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FCK127 / 120 to 127 film cutter


Cut 120 film to 127 film with FCK127: make your own 127 film. FCK127 is a complete kit that slits 120 film and rolls it to 127 spool.

Available on backorder

SKU: FCK127 Category:

Cut 120 film to 127 film with FCK127: make your own 127 film

NOTE: photos in galleries show all the components in various positions for optimal evaluation. Films, spools and cameras are not included in the kit, but are represented solely to show the final result.

FCK127 is a complete kit that cuts 120 film to the sizo of 127, and rolls it onto a 127 film spool. FCK127 is light-sealed, so you can (with some precautions) go through the entire process in light. As a result of cutting 120 to 127 format, you will also get a leftover film that is 16mm unperforated film.

kit’s components

  • the box used with different components in both cutting and respooling
  • the shaped ruler to cut the initial part of the paper with the two ends that will hook the two spools
  • the cutting module (which slits the 120 film into two strips, one of 127 and one of 110 *)
  • the knob (to rotate the 120 take-up spool while cutting)
  • the winding module (which wraps the two parts in two separate spools, the 127 and one of 16mm)
  • 2 feeders for 120 spools (insert it into the 120 spool’s shaft slot to engage the two film’s tails)
  • 2 clips for the 120 roll (keeps the film wrapped while you prepare it and insert it in the box)

The kit does not include empty 127 spools. You will need two 127 spools: one for loading in the kit and the other is the take-up spool in the camera. The kit works with metal 127 spools: plastic ones may break. You’ll aslo need an empty 120 spool for the initial cutting process.

Ford Country Squire shot with Kodak Portra 160 on Kodak Brownie 127. Film cut from 120 to 127 with FCK127.

slit, respool, shoot

Cutting and Spooling happen in two different phases. The box will be fitted with the slitting modules for the first round. When the cutting is done, other components will be used in the box to respool the film onto the 127 spool. You will also need a sharp pencil or pen, scissors, adhesive tape.

  1. Cut the 120 film in two strips: 127 + 110.
  2. Respool the 127 film on a 127 spool
  3. Finish, and load it into the camera

Any of these steps will be explained in details in the following section of the page. Or just watch the video below… The voice is in Italian but you get English subtitles.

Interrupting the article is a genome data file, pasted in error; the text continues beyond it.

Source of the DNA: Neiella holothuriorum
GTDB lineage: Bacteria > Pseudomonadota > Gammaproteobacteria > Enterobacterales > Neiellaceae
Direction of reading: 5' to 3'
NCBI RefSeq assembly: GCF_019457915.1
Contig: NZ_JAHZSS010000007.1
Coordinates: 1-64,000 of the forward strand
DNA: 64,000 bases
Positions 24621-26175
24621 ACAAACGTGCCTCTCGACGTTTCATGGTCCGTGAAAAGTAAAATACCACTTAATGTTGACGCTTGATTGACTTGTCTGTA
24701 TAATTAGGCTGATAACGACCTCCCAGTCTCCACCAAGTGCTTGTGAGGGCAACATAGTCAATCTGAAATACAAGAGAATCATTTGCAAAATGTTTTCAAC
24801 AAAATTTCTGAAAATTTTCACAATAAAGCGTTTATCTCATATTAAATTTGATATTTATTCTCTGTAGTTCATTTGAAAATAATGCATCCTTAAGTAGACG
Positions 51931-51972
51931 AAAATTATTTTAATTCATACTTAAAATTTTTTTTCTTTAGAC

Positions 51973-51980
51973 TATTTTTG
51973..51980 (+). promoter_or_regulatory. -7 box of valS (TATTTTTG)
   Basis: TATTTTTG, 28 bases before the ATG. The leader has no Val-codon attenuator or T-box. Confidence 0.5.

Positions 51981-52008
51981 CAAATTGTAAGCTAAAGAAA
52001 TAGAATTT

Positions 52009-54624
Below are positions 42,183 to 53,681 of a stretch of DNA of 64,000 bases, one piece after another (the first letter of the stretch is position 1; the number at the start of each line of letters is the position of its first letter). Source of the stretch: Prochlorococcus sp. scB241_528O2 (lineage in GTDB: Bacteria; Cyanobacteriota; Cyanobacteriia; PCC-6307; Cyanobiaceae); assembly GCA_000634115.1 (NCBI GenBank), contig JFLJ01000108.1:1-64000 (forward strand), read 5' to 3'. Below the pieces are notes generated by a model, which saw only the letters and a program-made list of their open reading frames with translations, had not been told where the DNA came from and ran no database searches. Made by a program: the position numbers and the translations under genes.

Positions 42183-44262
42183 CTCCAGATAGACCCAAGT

PHASE 1: Prepare the film and cut it in two.

Insert the 120 film feeder into the middle slot of an empty 120 spool: this is the receiving spool and will be winded with the big knob. Let the feeder’s larger slot in the upper side. The smaller slot will receive the 16mm film part.

Unwind the 120 film’s backing paper for about 10cm/4in and lock the film on the roll with the clip to prevent the film from unraveling. Turn the film so that the black part (the internal side) is facing upwards. Use the shaped ruler as a guide to cut the two film tails that will be insert into the cutter.

NOTE : Place the shaped ruler on the BLACK SIDE (the internal side) of backing paper, with the arrow poiting left to right, and keeping the 127 film part up.

Insert the two tails in the cutting module and pull them gently together to cut 2-3 inches (5-7cm). Then insert the two film tails into the two spool’s slot and start rolling until they are well engaged.

At this point you have to insert vertically the three parts in their compartments: the 120 film roll, the cutting module, the take-up spool. Insert the three elements in the box respecting the correct positions and joints. At this point remove the clip from the roll to let the three components sit inside the box in their final positions.

Close the box with the lid and engage the big knob to the take-up spool.

Start rolling clockwise (an arrow on the top showh the correct rotation). Soon you’ll feel some resistance: that’s because the blade has reached the tape that sticks the film to the backing paper. After the blade has cut the tape, rolling will become a easier until the whole film is cut to the end. Keep on rolling until you feel that the paper is finished. Open the box and slowly extract the take-up spool. Use the clips to lock the two film strips on the spool. You’ll, fix the 16mm strip with a some tape later.